As the rest of the country is South Africa, the bar is constantly being raised in this popular segment.
Buckeyes can still be classified by their official name – light commercial vehicles – but they’ve evolved from being sneaky cargo carriers. These days the best double cabs compete with the most comfortable passenger cars with the only difference being the boot.
But as bookies’ specification sheets grew, so did their prices. If you told buyers a decade ago that R1 million would be the benchmark for bookies in the first quarter of the century, few would have believed you.
That ceiling has already been breached by the discontinued Mercedes-Benz X-Class and 190 kW VW Amarok, with the Ford Ranger Raptor just three figures short of that.
Expect to pay anything between three quarters of a million and R920 000 for the top offer in the stable of remaining suspects. Stickers that are out of reach for the majority of shoppers.
The Mahindra pickup offers value for money.
But there are more affordable alternatives for those looking to pass the badge like the Mahindra pickup. Not to be confused with its work-oriented Bolero siblings, the pickup lineup now ranges from workhorse single cabs to attractive lifestyle-oriented double cabs.
In fact, the pickup has become so popular that it was South Africa’s fifth best-selling bakkie in the last nine months, behind the Toyota Hilux, Ford Ranger, Isuzu D-Max and Nissan NP200.
The Citizen Motoring Recently had the Mahindra Pik Up S11 Double Cab 4×4 Karoo on test and found it to be a bargain at R509 999 which is great value for money.
Mahindra introduced the Karoo designation to its range in 2018 to commemorate the start of local production of the Baki at its assembly plant in Durban.
At a R31 000 premium over the S11 on which it is based, the Karoo gets a nudge bar, roll bar, shutter rollers, 16-inch black alloy wheels and Karoo decals.
Take a closer look at the Mahindra Pickup
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♬ Original Sound – The Citizen
Old, but not cool
There’s no hiding the fact that the design is old – 16 years to be exact – and very utilitarian with little indication of any aerodynamic research. But the rest with Caro Touch has a unique appeal that’s hard to explain.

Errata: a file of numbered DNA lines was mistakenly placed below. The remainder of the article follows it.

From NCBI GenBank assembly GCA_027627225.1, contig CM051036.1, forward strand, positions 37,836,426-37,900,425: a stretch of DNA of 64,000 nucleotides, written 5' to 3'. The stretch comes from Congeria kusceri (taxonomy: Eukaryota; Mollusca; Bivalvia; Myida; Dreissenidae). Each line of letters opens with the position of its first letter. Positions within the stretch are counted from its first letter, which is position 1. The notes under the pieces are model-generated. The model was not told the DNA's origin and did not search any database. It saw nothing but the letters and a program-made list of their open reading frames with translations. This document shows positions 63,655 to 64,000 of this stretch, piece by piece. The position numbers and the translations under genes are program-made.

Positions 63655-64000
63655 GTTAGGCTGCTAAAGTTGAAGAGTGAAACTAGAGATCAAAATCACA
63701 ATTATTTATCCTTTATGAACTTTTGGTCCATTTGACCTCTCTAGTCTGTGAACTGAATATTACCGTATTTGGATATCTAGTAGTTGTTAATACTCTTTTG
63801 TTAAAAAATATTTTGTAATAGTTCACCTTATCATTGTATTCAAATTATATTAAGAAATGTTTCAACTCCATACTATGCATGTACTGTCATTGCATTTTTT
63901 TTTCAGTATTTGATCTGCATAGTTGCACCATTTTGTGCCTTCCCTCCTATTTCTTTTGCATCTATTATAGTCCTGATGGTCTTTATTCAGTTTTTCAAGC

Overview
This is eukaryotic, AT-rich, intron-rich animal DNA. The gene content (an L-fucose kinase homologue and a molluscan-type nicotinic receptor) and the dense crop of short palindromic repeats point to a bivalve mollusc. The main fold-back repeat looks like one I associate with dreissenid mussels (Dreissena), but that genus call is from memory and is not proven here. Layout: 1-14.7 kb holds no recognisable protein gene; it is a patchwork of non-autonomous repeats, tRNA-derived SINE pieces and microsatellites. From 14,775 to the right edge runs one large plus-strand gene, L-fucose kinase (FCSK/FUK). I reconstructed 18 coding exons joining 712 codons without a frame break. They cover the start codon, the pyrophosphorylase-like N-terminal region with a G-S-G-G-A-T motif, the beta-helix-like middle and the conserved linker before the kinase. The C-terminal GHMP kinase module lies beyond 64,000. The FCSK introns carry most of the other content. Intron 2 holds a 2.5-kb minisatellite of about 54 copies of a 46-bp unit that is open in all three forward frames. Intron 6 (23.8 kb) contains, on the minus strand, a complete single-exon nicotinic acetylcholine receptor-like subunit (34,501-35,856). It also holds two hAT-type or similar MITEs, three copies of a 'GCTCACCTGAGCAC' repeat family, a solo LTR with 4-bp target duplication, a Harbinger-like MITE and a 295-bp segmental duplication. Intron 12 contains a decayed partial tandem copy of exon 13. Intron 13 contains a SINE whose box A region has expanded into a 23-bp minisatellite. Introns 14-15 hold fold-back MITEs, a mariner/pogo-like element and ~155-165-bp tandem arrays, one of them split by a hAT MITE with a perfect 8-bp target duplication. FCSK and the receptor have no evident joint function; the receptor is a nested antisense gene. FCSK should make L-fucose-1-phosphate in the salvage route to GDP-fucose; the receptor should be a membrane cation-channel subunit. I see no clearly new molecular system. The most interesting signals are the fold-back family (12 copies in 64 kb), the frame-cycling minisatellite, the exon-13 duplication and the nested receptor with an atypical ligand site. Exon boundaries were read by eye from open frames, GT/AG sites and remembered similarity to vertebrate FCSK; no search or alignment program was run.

The combination of headlights, black grille with chrome detailing, air intake on the bonnet and nudge bar give the Mahindra Pickup Crowe an “uncompromised focus” to quote my poetic colleague Charles Bosch. Old school cool if you will.
Chunky 245/75 R16 rubber ware ensures you don’t have to stress about paintwork on shiny edges when working on gravel, while deep loads with outboard hooks can handle any job. Looks ready for. It has a rated payload of 995 kg and a braking capacity of 2500 kg.
Also read: Times are tough – here are South Africa’s cheapest bakkies under double cab guise
The theme continues very much inside, where the dated cabin design has aged like a Liz Taylor. It’s remarkably comfortable, though lacking the springs found on more expensive top-end backies, and still as battle-ready as the thick rubber mats suggest.
The high seating position with the large upright windscreen provides excellent visibility and almost creates the impression that you are driving a truck.
This truck-like sensation is compounded by a strange vibration or “aftershock” as we call it throughout the cabin whenever you turn off the ignition.
Creature comforts are limited, but include a very handy foldable front center armrest, seven-inch infotainment system with Bluetooth and smartphone connectivity, USB port, reverse camera, steering wheel-mounted controls, rain sensors. Includes wipers and automatic headlights.
The S11 Karoo is powered by Mahindra’s tried and trusted mHawk 2.2-litre turbodiesel engine mated to a six-speed automatic transmission.
While it produces 103 kW of power and 320 Nm of torque, which may dwarf the numbers of other Beckies on paper, we were pleasantly surprised by its performance.
The Mahindra pickup managed to complete the 0 to 100 kmph sprint in a very creditable 14.76 seconds, which means it’s definitely not the slowest double cab. And that’s why road test editor Mark Jones tests the Bukies, because performance always matters if they’re bought for recreational purposes.
It cruises smoothly over the national speed limit with the autobox well-behaved, our average recorded fuel consumption of 8.5 liters per 100km for its week-long stay a very commendable one.
Handling reminds me a bit of a Mazda 323 without power steering. It requires a bit of muscle to maneuver in tight spaces, compounded by a larger than usual turning circle.
A vehicle built on a dated platform like the Mahindra pickup will always struggle to keep up with its rivals’ advanced features on the safety front. It offers ABS with EBD, electronic stability control, front airbags and ISOFIX child seat attachment.
The Pik Up S11 Karoo is an honest bakkie that doesn’t pretend to be something it’s not. And in all his humility, it’s really hard not to like him.
Demanding jobs are tough enough to qualify as a fun bookie while being comfortable and attractive. And the best part is that it offers the best value for money. It’s actually easy to see why the Mahindra pick-up is sitting on Mzansi’s top bakkie table.
Mahindra Pickup Data Sheet